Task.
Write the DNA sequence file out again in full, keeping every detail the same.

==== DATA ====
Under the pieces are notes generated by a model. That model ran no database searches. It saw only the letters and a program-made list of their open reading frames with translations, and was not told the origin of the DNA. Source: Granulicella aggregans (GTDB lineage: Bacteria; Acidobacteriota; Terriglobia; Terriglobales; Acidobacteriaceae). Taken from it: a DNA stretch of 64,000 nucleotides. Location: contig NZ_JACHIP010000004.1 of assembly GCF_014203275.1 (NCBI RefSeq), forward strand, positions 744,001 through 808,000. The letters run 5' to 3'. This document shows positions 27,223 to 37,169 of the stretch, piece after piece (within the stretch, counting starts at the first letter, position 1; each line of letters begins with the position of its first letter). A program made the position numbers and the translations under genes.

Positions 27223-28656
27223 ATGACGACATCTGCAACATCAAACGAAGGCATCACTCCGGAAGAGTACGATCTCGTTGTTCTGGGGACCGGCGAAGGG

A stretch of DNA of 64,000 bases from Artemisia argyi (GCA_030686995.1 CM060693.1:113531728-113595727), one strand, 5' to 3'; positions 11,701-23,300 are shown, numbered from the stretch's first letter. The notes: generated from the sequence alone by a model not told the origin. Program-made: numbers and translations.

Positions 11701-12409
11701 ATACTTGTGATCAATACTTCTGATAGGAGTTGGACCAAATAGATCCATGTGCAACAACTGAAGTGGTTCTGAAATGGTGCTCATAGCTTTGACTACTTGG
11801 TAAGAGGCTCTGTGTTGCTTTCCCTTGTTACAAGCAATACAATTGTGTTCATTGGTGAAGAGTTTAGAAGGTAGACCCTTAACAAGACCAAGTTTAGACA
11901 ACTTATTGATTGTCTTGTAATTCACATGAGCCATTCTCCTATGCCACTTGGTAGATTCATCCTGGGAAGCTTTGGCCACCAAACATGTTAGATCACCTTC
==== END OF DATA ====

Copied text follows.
Under the pieces are notes generated by a model. That model ran no database searches. It saw only the letters and a program-made list of their open reading frames with translations, and was not told the origin of the DNA. Source: Granulicella aggregans (GTDB lineage: Bacteria; Acidobacteriota; Terriglobia; Terriglobales; Acidobacteriaceae). Taken from it: a DNA stretch of 64,000 nucleotides. Location: contig NZ_JACHIP010000004.1 of assembly GCF_014203275.1 (NCBI RefSeq), forward strand, positions 744,001 through 808,000. The letters run 5' to 3'. This document shows positions 27,223 to 37,169 of the stretch, piece after piece (within the stretch, counting starts at the first letter, position 1; each line of letters begins with the position of its first letter). A program made the position numbers and the translations under genes.

Positions 27223-28656
27223 ATGACGACATCTGCAACATCAAACGAAGGCATCACTCCGGAAGAGTACGATCTCGTTGTTCTGGGGACCGGCGAAGGG

A stretch of DNA of 64,000 bases from Artemisia argyi (GCA_030686995.1 CM060693.1:113531728-113595727), one strand, 5' to 3'; positions 11,701-23,300 are shown, numbered from the stretch's first letter. The notes: generated from the sequence alone by a model not told the origin. Program-made: numbers and translations.

Positions 11701-12409
11701 ATACTTGTGATCAATACTTCTGATAGGAGTTGGACCAAATAGATCCATGTGCAACAACTGAAGTGGTTCTGAAATGGTGCTCATAGCTTTGACTACTTGG
11801 TAAGAGGCTCTGTGTTGCTTTCCCTTGTTACAAGCAATACAATTGTGTTCATTGGTGAAGAGTTTAGAAGGTAGACCCTTAACAAGACCAAGTTTAGACA
11901 ACTTATTGATTGTCTTGTAATTCACATGAGCCATTCTCCTATGCCACTTGGTAGATTCATCCTGGGAAGCTTTGGCCACCAAACATGTTAGATCACCTTC